Re: [Iot-onboarding] EST CACerts and Pinned Domain Certificate

Michael Richardson <mcr+ietf@sandelman.ca> Mon, 23 March 2020 19:25 UTC

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From: Michael Richardson <mcr+ietf@sandelman.ca>
To: "M. Ranganathan" <mranga@gmail.com>, iot-onboarding@ietf.org
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Date: Mon, 23 Mar 2020 15:25:23 -0400
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Subject: Re: [Iot-onboarding] EST CACerts and Pinned Domain Certificate
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M. Ranganathan <mranga@gmail.com> wrote:
    > Consider an integrated BRSKI-EST server. The pledge bootstraps and gets the
    > pinned domain certificate. Then the pledge queries EST for the ca-certs. Is
    > it correct to require that the pinned domain cert must be present in the
    > CACerts collection returned by the EST server when the pledge does a
    > cacerts query  (but can include additional certificates) ?

No, I don't think that the specific cert needs to be in the cacert set.

1) It makes sense that a trust anchor(s) returned ought to validate the pinned
   domain cert.  This is because a certificate renewal operation needs to connect to the
   EST server correctly.
   Obviously, in a very degenerate case, there is only the one owner
   certificate, and it is used for everything.
   section 3.3 of draft-richardson-anima-registrar-considerations suggests
   that, and I include the text at the bottom.

2) The pinned-domain cert is validated by the pledge using the voucher.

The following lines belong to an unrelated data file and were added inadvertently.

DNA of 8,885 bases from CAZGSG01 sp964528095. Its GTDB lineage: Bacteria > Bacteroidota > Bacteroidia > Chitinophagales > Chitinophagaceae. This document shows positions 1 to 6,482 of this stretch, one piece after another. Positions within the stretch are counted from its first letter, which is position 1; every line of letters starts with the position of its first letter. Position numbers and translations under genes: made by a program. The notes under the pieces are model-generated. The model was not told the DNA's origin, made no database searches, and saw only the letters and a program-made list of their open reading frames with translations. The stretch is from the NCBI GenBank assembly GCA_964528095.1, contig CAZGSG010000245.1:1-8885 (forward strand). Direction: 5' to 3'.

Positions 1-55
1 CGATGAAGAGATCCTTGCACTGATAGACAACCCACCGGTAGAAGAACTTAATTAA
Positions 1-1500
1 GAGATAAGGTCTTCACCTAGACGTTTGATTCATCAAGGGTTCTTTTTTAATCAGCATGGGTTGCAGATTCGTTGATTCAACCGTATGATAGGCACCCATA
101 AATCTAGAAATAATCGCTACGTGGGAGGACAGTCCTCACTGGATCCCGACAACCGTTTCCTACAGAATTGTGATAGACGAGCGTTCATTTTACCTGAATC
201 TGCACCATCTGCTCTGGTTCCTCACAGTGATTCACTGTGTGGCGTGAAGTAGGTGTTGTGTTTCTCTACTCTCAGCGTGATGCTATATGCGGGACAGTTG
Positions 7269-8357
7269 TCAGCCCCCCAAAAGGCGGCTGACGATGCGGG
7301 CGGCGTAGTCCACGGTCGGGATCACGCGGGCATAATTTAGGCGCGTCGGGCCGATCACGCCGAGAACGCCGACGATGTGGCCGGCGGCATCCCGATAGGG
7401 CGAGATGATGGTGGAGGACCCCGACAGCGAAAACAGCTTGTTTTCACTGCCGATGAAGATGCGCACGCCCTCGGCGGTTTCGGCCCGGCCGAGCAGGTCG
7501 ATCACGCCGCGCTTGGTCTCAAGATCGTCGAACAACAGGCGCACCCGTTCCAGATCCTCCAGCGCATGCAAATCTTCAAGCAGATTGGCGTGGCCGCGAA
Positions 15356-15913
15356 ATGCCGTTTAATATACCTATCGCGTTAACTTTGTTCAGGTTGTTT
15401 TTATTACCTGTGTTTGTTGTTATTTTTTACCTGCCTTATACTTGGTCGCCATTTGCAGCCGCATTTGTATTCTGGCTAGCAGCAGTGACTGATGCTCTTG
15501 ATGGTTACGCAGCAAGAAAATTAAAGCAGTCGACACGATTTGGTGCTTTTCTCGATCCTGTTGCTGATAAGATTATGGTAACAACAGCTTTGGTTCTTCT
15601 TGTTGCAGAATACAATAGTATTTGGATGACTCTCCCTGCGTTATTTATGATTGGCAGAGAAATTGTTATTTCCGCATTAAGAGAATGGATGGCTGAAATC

It does not need to be validatable via the cacerts for BRSKI-EST to work,
   provided that the TLS connection is never broken.
   (If the TLS connection is broken, then the enrollment should restart.
   We considered many ways around this, but I think in the end, we decided
   not to do this.  HTTP/1.1+ persistent connections or die)

===

3.3.  Home Network

   Home networks and small offices that use residential class equipment
   are the most challenging situation.  The three-tier PKI architecture
   is not justified because the ability to keep the root CA offline has
   no operational value.

   The home network registrar should be initialized with a single key
   pair used as the certificate authority.

   Secret splitting is useful in order to save the generated key with a
   few neighbours.  It is recommended that the entire PKI system
   database (including CA private key) be encrypted with a symmetric key
   and the results made available regularly for download to a variety of
   devices.  The symmetric key is split among the neighbours.

   The most difficult part of the Home Network PKI and Registrar is
   where to locate it.  Generally it should be located on a device that
   is fully owned by the home user.  This is sometimes the Home Router,
   but in a lot of situations the Home Router is the ISP's CPE router.
   If the home has a Network Attached Storage (NAS) system, then running
   it there is probably better.

   A compromise for CPE devices owned by the ISP that can run containers
   is for the Registrar to be located on detachable storage that is
   inserted into the CPE.  The detachable storage is owned by the home
   owner, and can be removed from the CPE device if it is replaced.
   More experience will be necessary in order to determine if this is a
   workable solution.


--
Michael Richardson <mcr+IETF@sandelman.ca>ca>, Sandelman Software Works
 -= IPv6 IoT consulting =-